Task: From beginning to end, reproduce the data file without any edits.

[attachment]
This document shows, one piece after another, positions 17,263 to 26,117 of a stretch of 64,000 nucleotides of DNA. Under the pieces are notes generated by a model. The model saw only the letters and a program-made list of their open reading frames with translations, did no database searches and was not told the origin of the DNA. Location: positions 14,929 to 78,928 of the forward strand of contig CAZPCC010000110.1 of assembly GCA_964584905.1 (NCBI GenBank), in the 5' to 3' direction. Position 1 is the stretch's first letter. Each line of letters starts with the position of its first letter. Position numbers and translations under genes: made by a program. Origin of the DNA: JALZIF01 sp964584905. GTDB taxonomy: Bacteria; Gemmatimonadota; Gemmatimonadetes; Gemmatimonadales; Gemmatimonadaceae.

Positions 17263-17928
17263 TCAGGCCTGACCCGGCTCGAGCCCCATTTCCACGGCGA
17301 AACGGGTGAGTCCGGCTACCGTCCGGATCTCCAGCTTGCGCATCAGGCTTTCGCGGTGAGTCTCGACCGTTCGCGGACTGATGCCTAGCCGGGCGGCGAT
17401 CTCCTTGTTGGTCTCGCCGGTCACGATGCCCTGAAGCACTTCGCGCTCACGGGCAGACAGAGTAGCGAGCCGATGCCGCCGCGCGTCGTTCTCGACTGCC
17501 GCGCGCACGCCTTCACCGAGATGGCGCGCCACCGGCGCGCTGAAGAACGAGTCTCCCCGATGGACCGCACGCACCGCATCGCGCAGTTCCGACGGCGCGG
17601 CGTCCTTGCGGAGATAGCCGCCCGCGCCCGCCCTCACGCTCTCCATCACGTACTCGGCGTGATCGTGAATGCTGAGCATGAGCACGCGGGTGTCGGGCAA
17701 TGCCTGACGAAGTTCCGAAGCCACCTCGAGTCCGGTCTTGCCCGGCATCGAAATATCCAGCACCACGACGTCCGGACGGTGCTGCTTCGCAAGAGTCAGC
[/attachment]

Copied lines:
This document shows, one piece after another, positions 17,263 to 26,117 of a stretch of 64,000 nucleotides of DNA. Under the pieces are notes generated by a model. The model saw only the letters and a program-made list of their open reading frames with translations, did no database searches and was not told the origin of the DNA. Location: positions 14,929 to 78,928 of the forward strand of contig CAZPCC010000110.1 of assembly GCA_964584905.1 (NCBI GenBank), in the 5' to 3' direction. Position 1 is the stretch's first letter. Each line of letters starts with the position of its first letter. Position numbers and translations under genes: made by a program. Origin of the DNA: JALZIF01 sp964584905. GTDB taxonomy: Bacteria; Gemmatimonadota; Gemmatimonadetes; Gemmatimonadales; Gemmatimonadaceae.

Positions 17263-17928
17263 TCAGGCCTGACCCGGCTCGAGCCCCATTTCCACGGCGA
17301 AACGGGTGAGTCCGGCTACCGTCCGGATCTCCAGCTTGCGCATCAGGCTTTCGCGGTGAGTCTCGACCGTTCGCGGACTGATGCCTAGCCGGGCGGCGAT
17401 CTCCTTGTTGGTCTCGCCGGTCACGATGCCCTGAAGCACTTCGCGCTCACGGGCAGACAGAGTAGCGAGCCGATGCCGCCGCGCGTCGTTCTCGACTGCC
17501 GCGCGCACGCCTTCACCGAGATGGCGCGCCACCGGCGCGCTGAAGAACGAGTCTCCCCGATGGACCGCACGCACCGCATCGCGCAGTTCCGACGGCGCGG
17601 CGTCCTTGCGGAGATAGCCGCCCGCGCCCGCCCTCACGCTCTCCATCACGTACTCGGCGTGATCGTGAATGCTGAGCATGAGCACGCGGGTGTCGGGCAA
17701 TGCCTGACGAAGTTCCGAAGCCACCTCGAGTCCGGTCTTGCCCGGCATCGAAATATCCAGCACCACGACGTCCGGACGGTGCTGCTTCGCAAGAGTCAGC